The Bloodhound SSC (supersonic car), designed by a team of British engineers, hopes to break land speed records when it tests its 1,000mph limit on the smooth and flat surface of a dried lake bed in South Africa’s Northern Cape Province in 2011.
It was RAF pilot Andy Green in the Thrust SSC who set the current record for land speed in 1997 when a speed of 763mph was achieved. Green and his team are presiding over the Bloodhound SCC and aim to smash their own record.
The rocket-powered supersonic car has been in the design process since August 2007, when it was first conceived, but the latest "Jet over Rocket" configuration is hoped to be the one that will push it to a speed of 1,000mph.
This configuration means the thrust forces from the jet and the rocket balance either side of the centre of gravity of the vehicle, which creates less downward force on the front wheels when the rocket is fired.
Last month, the Bloodhound’s full-sized hybrid rocket was fired successfully to see if it would actually work, but as with testing new technology Green was slightly apprehensive: “After mentioning last month that we’re going to be feeding the equivalent of 100 coke-bottle bombs into the rocket every second, I was slightly worried in case it really did blow up.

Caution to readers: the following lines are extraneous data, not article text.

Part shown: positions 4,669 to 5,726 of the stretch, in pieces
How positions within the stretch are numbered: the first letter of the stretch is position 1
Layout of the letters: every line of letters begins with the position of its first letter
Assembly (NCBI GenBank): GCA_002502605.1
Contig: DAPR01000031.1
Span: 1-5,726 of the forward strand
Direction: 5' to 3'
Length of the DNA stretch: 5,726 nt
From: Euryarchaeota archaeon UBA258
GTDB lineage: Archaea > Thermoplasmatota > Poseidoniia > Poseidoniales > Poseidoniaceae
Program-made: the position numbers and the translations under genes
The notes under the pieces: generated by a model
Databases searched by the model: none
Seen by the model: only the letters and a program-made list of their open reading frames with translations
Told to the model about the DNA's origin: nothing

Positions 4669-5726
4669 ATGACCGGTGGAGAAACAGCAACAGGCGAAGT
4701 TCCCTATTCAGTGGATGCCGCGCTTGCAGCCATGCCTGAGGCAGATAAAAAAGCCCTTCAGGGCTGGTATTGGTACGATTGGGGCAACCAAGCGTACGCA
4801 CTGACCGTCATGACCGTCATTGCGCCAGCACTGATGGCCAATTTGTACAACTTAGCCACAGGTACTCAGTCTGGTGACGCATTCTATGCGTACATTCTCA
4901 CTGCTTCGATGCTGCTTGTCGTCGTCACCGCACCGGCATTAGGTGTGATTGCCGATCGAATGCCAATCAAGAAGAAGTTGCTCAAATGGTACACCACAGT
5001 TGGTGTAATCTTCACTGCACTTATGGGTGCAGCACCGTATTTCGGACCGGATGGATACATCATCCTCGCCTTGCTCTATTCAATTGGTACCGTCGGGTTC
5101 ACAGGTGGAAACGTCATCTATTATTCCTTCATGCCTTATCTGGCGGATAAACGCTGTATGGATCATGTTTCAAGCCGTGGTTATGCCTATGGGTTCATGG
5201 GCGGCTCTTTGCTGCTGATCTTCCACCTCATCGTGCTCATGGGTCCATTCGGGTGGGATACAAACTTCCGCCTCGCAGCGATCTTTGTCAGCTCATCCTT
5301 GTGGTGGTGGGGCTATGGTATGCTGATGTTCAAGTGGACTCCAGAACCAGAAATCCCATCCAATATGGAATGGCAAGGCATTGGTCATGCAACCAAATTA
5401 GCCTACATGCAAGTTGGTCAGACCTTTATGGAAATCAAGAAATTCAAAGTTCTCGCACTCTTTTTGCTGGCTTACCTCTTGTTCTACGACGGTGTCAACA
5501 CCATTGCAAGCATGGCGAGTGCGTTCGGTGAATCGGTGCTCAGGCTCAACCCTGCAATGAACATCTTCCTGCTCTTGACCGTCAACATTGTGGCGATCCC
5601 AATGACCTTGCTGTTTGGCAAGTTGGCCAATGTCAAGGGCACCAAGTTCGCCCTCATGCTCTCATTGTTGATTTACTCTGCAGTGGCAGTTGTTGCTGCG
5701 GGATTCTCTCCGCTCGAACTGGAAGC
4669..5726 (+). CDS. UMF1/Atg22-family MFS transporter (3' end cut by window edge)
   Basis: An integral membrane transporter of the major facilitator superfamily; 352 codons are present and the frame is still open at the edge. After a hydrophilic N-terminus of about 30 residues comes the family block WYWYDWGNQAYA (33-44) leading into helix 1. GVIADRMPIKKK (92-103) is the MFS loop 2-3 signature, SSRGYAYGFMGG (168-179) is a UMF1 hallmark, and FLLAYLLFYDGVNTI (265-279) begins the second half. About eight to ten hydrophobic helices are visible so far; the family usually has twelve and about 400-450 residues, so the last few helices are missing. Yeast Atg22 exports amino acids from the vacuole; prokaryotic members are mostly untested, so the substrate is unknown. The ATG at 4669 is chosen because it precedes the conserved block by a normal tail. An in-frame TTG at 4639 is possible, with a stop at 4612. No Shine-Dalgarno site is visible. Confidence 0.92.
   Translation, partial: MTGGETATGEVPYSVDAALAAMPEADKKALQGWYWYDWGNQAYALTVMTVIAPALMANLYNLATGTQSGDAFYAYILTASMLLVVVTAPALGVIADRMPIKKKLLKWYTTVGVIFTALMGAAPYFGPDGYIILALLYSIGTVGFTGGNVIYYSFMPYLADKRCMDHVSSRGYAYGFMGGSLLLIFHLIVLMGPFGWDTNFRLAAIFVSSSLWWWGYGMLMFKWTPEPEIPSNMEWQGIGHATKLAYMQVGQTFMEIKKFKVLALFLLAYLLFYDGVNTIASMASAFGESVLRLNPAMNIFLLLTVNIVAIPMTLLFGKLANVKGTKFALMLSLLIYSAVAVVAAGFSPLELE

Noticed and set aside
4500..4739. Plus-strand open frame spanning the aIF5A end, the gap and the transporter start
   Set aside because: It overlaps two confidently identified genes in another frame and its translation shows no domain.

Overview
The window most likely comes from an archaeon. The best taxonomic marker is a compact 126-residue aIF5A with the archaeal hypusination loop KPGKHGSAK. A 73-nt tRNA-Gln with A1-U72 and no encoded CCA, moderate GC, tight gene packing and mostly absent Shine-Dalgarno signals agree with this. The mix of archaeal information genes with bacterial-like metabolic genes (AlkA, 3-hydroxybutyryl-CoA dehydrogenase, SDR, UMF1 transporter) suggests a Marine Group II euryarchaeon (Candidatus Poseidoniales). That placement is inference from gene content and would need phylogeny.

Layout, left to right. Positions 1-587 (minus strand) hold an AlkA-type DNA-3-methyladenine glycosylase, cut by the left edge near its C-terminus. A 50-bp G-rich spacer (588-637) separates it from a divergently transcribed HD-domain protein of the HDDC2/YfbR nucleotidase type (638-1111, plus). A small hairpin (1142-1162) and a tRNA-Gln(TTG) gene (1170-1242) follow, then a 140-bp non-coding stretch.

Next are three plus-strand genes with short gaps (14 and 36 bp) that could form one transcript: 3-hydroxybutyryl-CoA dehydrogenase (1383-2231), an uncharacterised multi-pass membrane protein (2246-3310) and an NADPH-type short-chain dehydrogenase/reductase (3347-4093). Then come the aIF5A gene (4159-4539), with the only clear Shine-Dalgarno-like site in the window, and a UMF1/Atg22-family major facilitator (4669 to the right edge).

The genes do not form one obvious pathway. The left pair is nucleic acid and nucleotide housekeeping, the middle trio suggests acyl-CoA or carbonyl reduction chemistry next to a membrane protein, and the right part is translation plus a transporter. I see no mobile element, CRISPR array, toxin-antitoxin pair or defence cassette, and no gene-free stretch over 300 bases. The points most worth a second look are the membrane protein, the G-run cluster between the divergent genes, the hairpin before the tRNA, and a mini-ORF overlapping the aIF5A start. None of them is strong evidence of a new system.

“In just over a year’s time I have to strap myself to one of these things – so I’m really, really glad that it worked first time.”
Aside from smashing a world record, the Bloodhound has other plans with the Bloodhound Education Programme, which is designed to inspire interest and passion in maths, sciences and technology.
Already more than 2,400 primary and secondary schools are using Bloodhound as a way to teach these subjects in the classroom.
By Marie Boran
Photo: The Bloodhound SSC, the rocket-powered supersonic car.